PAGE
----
“There’s my happiness there,” he suddenly blurts, abruptly interrupting his own train of thought and pointing to a nearby Bible which he proceeds to pick up and open at a pre-selected page. “God. I think I’m a very spiritual person and without this thing ‘ere, my life ain’t worth living. When I go down the wrong track, having a good time, driving fast, drinking, messing around with women, anything that feels good or you like is bad to this.
“I was gonna read you a little passage and I think this is why I’m not really bothered about nothing: ‘Do not value worldly success. Do not trust worldly wealth. Repent wherever you have done these things. Recognise that worldly assets have no spiritual or heavenly value. Return to a spiritual value system wherever you have departed. Do not adopt the world’s way of thinking or standards of behaviour.’”
Documenting the life and times of Tyson Fury, one is conditioned to expect the unexpected, but even I was startled as he began to quote scripture. A self-confessed sinner in his younger years, Fury now seems to derive much-needed stability from his faith, while the humility and fraternity it prescribes may yet develop. Beyond the bluster, introspection and maudlin outlook, Fury is striving to be a better man. A higher power may have placed him on that virtuous path, but someone much closer to home is encouraging Tyson’s adherence to it.
Peter Fury enters the trailer now and the rest of us inhale, almost unconsciously, as our space is further restricted. Peter took over from another brother, the late Hughie Fury Snr, as Tyson’s trainer seven fights ago. He has made a huge difference to his nephew as an athlete and – especially given the recent and lengthy absence of John Fury – as a man.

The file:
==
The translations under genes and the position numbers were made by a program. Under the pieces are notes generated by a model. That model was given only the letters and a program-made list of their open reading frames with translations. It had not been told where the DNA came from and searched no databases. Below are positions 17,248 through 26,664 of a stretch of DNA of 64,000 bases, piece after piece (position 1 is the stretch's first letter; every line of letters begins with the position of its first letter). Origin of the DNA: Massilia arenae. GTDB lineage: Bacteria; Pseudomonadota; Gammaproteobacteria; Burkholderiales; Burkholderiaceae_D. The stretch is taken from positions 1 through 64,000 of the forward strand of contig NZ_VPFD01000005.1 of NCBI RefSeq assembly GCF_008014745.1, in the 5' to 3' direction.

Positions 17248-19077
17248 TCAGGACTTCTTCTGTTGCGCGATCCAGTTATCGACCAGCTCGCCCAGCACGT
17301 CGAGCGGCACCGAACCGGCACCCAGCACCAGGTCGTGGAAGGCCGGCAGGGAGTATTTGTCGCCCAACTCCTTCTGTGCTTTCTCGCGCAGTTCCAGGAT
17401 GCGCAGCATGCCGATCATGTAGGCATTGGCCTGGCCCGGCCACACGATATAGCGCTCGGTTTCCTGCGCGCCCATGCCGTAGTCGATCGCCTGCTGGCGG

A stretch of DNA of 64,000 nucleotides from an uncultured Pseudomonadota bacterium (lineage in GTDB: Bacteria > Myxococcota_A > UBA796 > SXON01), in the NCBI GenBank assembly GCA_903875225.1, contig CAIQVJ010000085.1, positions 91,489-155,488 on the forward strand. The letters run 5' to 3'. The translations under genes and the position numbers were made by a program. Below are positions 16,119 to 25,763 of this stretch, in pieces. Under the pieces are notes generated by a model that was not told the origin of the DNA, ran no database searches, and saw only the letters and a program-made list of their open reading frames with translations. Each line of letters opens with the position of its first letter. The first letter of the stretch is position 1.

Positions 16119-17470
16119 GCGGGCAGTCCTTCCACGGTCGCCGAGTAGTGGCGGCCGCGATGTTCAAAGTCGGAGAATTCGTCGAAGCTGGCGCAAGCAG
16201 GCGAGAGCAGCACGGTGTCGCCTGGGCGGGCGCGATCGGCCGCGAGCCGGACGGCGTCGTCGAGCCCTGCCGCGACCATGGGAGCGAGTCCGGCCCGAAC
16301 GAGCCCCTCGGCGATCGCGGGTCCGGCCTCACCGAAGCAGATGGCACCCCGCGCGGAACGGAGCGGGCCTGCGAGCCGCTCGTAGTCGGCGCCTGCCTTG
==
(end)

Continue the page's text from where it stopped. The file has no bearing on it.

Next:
“I just want him to win the world championship for me,” Peter remarks, unwittingly endorsing Tyson’s selfless philosophy. “I’d like him to win it and then take stock of exactly what he wants to do. Because if he decides, ‘Well, I’ve won the world title, I’ve had enough of this s***, it’s too hard, I wanna be a family man’, ‘Do what you wanna do’, I’m fully supportive whatever he wants to do, like me own lad.”
Peter excepted, we have been talking for nearly an hour, minds perpetually engaged but our long-dormant limbs, increasingly stiff and aching, beg for mercy. We start to withdraw in order to commence the photoshoot, but Tyson, figuratively speaking, grounds us with one last profound pronouncement.
“I’m 27, I don’t want to be boxing late on in life and I want to enjoy what I’ve done really,” he says, at least offering a glimmer of hope for his post-retirement future. “Because when you don’t like what you do, you don’t like your job, you don’t wanna do it, do you? I hate being here, I hate being in this trailer or in a hotel. I hate every minute of training and every minute of boxing. I just don’t like it, I’d rather be out eating s***, going to the movies. I do this because I can and I can’t earn money any other way. I’ve got no education, I’m no good at anything else so I box because, fortunately, I’m bigger than everybody else and I’m blessed with a little bit of talent.
“We’re all gonna die anyway, so it is what it is. We’re all on a one-way ticket to the grave so whatever happens, we’re just killing time.”
A rather morbid if ultimately accurate note on which to conclude our interview, but I have thoroughly enjoyed ‘killing’ the last hour with Fury, who, even on his most sombre day, remains fascinating and intelligent company. As I jump into Craig’s car, eager to return to civilisation but equally sad to leave this strangely captivating triumvirate, I reflect on a purported nihilist, his fiery father and intensely focused uncle who may use their collective talents to devastating effect in five weeks’ time.
And, as the sun defiantly re-emerges from the clouds, I ponder a man who claims he cares for little but may soon own this sport’s most coveted prize.